In the instant review, the record evidence demonstrates that Palini had knowledge that two of its sales were destined for the United States because Palini's commercial invoices and bills of lading identify U.S. destinations. Record evidence also indicates that Palini had no knowledge of U.S. destinations for its remaining sales because these sales were destined for Canada where Wirth then decided which sales, or which portion of a particular sale, would remain in Canada or would be exported to the United States. Further, the Department notes that Wirth does not have its own cash deposit rate in the proceeding. Pursuant to the Department's cash deposit hierarchy, Wirth appropriately entered its sales under the CBP case number for Palini. Therefore, in accordance with our Assessment Clarification, entries of subject merchandise during the POR produced by Palini and delivered by Wirth to the United States without Palini's knowledge will be liquidated at the all-others rate in effect on the date of entry, 7.85 percent, as Palini had no knowledge that these sales were destined for the United States. Given the entry-specific information on the record of this review, the Department will identify to CBP entries of subject merchandise from the two shipments for which Palini had knowledge of U.S. destinations, and will instruct CBP to liquidate those entries at the AFA rate of 10.31 percent. The Department will issue appropriate assessment instructions directly to CBP within 15 days of publication of the final results of review.

In addition, the Department has rescinded the review with respect to Metalcam, Riva Fire, and Trametal due to no shipments made by these producers. Metalcam, Riva Fire, and Trametal have never participated in any segment of this proceeding, and for this reason, do not have their own CBP case numbers. Therefore, entries of subject merchandise produced by Metalcam, Riva Fira, and Trametal made during the POR through intermediaries will be liquidated at the all-others rate in effect on the date of entry.

Cash Deposits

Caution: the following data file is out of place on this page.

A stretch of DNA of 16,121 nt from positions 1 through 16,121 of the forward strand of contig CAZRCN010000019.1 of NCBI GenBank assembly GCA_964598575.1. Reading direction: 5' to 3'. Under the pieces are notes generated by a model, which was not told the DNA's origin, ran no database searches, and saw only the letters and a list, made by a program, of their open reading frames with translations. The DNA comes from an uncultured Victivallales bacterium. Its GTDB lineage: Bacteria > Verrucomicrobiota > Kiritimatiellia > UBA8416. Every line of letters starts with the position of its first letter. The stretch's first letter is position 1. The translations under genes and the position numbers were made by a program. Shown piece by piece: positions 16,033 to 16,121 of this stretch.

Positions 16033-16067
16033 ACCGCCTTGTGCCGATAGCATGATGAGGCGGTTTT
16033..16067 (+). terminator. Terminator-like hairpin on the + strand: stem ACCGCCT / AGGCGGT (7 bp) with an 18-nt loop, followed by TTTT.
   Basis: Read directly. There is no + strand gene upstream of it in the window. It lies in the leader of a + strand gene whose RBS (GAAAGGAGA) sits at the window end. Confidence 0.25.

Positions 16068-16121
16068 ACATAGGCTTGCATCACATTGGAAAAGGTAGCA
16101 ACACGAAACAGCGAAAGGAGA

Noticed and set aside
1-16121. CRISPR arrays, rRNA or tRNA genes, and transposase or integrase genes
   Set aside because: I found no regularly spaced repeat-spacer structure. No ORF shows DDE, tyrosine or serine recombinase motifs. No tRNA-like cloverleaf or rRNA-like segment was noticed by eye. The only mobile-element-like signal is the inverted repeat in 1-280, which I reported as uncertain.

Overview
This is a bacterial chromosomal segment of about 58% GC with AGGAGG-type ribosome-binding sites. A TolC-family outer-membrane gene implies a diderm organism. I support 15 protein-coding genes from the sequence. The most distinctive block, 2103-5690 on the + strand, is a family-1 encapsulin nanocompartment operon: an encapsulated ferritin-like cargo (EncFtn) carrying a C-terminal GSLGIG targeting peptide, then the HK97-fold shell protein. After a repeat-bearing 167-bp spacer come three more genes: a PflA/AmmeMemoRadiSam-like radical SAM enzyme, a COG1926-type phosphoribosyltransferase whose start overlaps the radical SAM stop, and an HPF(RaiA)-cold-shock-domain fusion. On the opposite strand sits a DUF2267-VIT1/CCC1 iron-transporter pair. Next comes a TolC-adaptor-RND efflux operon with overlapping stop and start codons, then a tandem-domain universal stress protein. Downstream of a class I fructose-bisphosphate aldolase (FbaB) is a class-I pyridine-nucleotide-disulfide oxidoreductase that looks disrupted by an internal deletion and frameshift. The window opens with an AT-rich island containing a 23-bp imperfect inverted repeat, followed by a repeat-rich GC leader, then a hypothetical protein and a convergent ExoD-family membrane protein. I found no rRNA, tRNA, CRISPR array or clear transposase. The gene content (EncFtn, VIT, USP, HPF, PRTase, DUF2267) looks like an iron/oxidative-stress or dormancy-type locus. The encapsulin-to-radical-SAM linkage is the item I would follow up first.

The following cash deposit requirements will be effective upon publication of the final results of this administrative review for all shipments of the subject merchandise entered, or withdrawn from warehouse, for consumption on or after the publication date of the final results of this administrative review, as provided by section 751(a)(1) of the Act. In this case (1) the cash-deposit rate for Palini will be the rate established in the final results of this review; (2) for previously investigated or reviewed companies not listed above, the cash deposit rate will continue to be the company-specific rate published for the most recent period; (3) if the exporter is not a firm covered in this review, a prior review, or the less-than-fair-value (“LTFV”) investigation, but the manufacturer is, the cash deposit rate will be the rate established for the most recent period for the manufacturer of the subject merchandise; and (4) if neither the exporter nor the manufacturer is a firm covered in this or any previous review conducted by the Department, the cash-deposit rate will be 7.85 percent, the all-others rate established in the LTFV investigation. These cash deposit rates, when imposed, shall remain in effect until publication of the final results of the next administrative review. See section 751(a)(2)(C) of the Act.

Notification to Parties

This notice serves as a final reminder to importers of their responsibility under 19 CFR § 351.402(f)(2) to file a certificate regarding the reimbursement of antidumping duties prior to liquidation of the relevant entries during this review period. Failure to comply with this requirement could result in the Secretary's presumption that reimbursement of the antidumping duties occurred and the concomitant assessment of double antidumping duties. This notice is also the only reminder to parties subject to the administrative protective order (“APO”) of their responsibility concerning the return or destruction of proprietary information disclosed under APO in accordance with 19 CFR § 351.305. Timely written notification of the return/destruction of APO materials or conversion to judicial protective order is hereby requested. Failure to comply with the regulations and the terms of an APO is a sanctionable violation.

The Department is publishing this notice in accordance with sections 751(a)(1) and 777(i)(1) of the Act.

Start Signature

Dated: July 5, 2006.

David M. Spooner,

Assistant Secretary for Import Administration.

End Signature End Supplemental Information

[FR Doc. E6-10952 Filed 7-11-06; 8:45 am]

BILLING CODE 3510-DS-S